Five Actions to Combat COVID-19 in Hawaii

A data-driven approach is needed to figure out how the disease has spread in the islands and what can be done to contain it.

2 minute read

August 25, 2020, 6:00 AM PDT

By Clement Lau

Downtown Honolulu as seen from the top of Diamond Head

John Fowler / flickr

In this editorial, Karl Kim, a professor of urban and regional planning at the University of Hawaii, critiques and expresses his frustration with the state's response to the pandemic. As Hawaii struggles to get a handle on the crisis, he makes the case for much more data-sharing and a more data-driven approach to tackle COVID-19.

Kim indicates that there is "a crisis of data, analysis, and risk management" and that there needs to be "a renewed call-to-arms for data scientists, modelers, geo-spatial and statistical analysts to study, map, and figure out how the disease has spread and what can be done to contain it."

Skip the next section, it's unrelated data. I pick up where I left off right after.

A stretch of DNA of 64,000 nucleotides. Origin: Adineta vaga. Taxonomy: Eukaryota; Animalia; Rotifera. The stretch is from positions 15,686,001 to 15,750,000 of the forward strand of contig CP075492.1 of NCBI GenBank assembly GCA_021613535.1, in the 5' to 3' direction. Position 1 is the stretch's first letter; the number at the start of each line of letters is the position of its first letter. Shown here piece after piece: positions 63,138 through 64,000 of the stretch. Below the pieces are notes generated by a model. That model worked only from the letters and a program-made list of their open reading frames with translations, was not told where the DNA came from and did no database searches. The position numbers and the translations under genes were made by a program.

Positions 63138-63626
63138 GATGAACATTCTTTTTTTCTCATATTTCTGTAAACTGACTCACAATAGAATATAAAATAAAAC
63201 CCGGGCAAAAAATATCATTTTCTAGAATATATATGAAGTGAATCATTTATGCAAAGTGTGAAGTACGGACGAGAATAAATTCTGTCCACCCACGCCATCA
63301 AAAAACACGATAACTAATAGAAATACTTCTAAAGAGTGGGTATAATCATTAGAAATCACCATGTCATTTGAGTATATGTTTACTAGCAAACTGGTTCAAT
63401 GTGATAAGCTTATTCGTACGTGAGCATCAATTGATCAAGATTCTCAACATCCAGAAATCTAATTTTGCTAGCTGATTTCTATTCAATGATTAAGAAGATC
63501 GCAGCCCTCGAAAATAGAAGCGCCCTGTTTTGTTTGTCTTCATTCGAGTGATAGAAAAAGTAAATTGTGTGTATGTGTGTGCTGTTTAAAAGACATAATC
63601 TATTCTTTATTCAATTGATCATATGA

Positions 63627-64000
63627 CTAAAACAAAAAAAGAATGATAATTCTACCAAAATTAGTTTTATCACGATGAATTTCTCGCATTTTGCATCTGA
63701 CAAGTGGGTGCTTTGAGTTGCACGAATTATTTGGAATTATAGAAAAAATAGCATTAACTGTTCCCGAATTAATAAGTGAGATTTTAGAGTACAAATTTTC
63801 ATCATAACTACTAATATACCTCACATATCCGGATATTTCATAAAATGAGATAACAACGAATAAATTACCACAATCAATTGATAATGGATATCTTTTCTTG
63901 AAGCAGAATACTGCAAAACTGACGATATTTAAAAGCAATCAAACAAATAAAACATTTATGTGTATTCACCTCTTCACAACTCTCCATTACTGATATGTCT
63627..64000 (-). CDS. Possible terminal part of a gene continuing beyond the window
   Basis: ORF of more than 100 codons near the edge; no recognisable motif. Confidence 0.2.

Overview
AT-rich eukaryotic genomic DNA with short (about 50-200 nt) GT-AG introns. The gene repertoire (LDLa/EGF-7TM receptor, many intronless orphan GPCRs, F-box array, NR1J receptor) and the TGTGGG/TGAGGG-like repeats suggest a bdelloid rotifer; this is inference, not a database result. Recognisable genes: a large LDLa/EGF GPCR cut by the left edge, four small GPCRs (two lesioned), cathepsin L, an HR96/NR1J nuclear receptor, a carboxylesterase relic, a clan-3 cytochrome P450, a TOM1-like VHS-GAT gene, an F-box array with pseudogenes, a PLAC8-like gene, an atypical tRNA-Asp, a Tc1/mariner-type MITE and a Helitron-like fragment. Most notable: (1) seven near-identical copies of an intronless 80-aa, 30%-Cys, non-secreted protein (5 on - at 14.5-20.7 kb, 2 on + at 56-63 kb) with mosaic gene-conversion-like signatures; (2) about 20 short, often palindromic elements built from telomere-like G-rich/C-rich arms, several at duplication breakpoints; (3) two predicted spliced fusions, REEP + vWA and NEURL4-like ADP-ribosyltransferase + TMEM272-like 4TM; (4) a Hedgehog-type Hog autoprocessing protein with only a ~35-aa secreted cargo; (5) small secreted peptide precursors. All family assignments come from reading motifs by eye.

He recommends five actions that would help the State of Hawaii do a better job in fighting the pandemic: (1) establish a data clearinghouse for current integrated COVID-19 test, contact tracing, hospitalization, and medical insurance claims data, (2) perform focused quick analyses on the behavioral and locational attributes of those infected and spreading the disease, (3) form interdisciplinary teams of researchers, statisticians, and data scientists who are funded to conduct risk analyses but also review, critique, and share analytical capabilities, (4) integrate mapping, modeling, and risk assessment with planning and decision-making, and (5) ensure widespread community engagement in all phases of data collection, analysis, implementation, and evaluation of mitigation strategies.

Kim knows a thing or two about disasters and ways to mitigate and recover from them. He has spent much of his career studying disasters, and he is the executive director of the Pacific Urban Resilience Lab and the National Disaster Preparedness Training Center.

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